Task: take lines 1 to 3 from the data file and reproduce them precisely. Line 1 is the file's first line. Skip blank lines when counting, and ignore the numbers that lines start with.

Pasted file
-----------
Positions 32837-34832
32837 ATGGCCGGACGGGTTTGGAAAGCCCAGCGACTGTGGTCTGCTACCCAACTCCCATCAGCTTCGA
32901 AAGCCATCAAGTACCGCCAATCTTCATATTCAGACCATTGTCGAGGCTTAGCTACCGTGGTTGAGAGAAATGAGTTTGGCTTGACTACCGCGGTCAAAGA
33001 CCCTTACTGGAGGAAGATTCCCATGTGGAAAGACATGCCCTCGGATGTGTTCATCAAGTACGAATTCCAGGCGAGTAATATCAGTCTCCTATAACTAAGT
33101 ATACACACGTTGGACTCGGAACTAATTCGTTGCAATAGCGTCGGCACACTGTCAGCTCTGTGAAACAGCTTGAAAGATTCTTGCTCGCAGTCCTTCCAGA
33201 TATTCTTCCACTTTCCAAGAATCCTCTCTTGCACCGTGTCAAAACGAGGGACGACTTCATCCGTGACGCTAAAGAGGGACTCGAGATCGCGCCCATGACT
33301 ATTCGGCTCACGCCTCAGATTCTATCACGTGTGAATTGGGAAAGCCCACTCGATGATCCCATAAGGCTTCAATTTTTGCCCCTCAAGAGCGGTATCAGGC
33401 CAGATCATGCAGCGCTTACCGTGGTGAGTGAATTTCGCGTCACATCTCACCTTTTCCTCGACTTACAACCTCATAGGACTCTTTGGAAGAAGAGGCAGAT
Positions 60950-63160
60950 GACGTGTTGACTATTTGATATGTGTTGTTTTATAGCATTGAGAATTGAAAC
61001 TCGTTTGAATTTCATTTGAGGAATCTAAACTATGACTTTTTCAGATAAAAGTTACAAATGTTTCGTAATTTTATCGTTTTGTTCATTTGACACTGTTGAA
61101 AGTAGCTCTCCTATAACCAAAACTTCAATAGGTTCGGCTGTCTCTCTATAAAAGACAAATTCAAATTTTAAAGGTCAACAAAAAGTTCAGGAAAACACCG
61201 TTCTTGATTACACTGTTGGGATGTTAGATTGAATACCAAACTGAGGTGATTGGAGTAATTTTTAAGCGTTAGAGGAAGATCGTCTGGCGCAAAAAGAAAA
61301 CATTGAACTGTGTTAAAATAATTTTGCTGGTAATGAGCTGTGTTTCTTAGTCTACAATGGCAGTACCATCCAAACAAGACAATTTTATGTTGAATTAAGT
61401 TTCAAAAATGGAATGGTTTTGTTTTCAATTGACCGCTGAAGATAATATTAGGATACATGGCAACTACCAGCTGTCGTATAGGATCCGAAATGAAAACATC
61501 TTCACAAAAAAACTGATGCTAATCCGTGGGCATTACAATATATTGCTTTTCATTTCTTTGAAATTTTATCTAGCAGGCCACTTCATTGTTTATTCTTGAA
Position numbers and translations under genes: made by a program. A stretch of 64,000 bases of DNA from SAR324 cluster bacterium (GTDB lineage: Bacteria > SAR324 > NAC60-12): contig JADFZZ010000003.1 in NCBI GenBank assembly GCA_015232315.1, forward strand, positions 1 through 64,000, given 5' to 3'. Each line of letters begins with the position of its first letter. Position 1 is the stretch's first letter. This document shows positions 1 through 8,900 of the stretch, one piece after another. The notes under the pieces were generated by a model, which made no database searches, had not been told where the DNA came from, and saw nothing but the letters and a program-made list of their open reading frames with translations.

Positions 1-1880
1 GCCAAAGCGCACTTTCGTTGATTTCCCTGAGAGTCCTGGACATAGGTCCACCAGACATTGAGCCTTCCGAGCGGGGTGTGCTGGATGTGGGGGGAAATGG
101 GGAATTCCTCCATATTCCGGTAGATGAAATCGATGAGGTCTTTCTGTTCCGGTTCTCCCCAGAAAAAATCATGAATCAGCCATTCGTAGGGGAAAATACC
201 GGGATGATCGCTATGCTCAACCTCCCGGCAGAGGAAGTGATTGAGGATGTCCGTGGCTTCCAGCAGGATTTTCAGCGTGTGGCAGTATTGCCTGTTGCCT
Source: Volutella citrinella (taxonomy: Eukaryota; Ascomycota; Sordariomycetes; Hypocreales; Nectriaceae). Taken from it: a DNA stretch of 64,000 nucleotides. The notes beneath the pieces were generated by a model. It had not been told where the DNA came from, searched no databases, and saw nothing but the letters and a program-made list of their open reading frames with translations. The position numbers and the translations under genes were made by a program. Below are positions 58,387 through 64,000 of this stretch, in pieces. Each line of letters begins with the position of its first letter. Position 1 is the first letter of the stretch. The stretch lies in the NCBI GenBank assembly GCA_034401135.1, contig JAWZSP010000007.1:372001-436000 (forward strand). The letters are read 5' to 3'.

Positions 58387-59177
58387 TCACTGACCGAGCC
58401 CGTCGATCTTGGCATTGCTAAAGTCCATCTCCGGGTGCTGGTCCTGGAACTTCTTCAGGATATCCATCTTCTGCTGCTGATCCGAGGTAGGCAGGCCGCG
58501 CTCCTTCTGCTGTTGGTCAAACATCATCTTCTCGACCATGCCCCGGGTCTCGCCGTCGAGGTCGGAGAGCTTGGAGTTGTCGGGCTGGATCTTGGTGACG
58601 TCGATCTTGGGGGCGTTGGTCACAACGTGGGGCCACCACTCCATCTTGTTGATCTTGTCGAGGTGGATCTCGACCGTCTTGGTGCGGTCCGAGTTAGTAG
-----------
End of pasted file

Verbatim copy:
Positions 32837-34832
32837 ATGGCCGGACGGGTTTGGAAAGCCCAGCGACTGTGGTCTGCTACCCAACTCCCATCAGCTTCGA
32901 AAGCCATCAAGTACCGCCAATCTTCATATTCAGACCATTGTCGAGGCTTAGCTACCGTGGTTGAGAGAAATGAGTTTGGCTTGACTACCGCGGTCAAAGA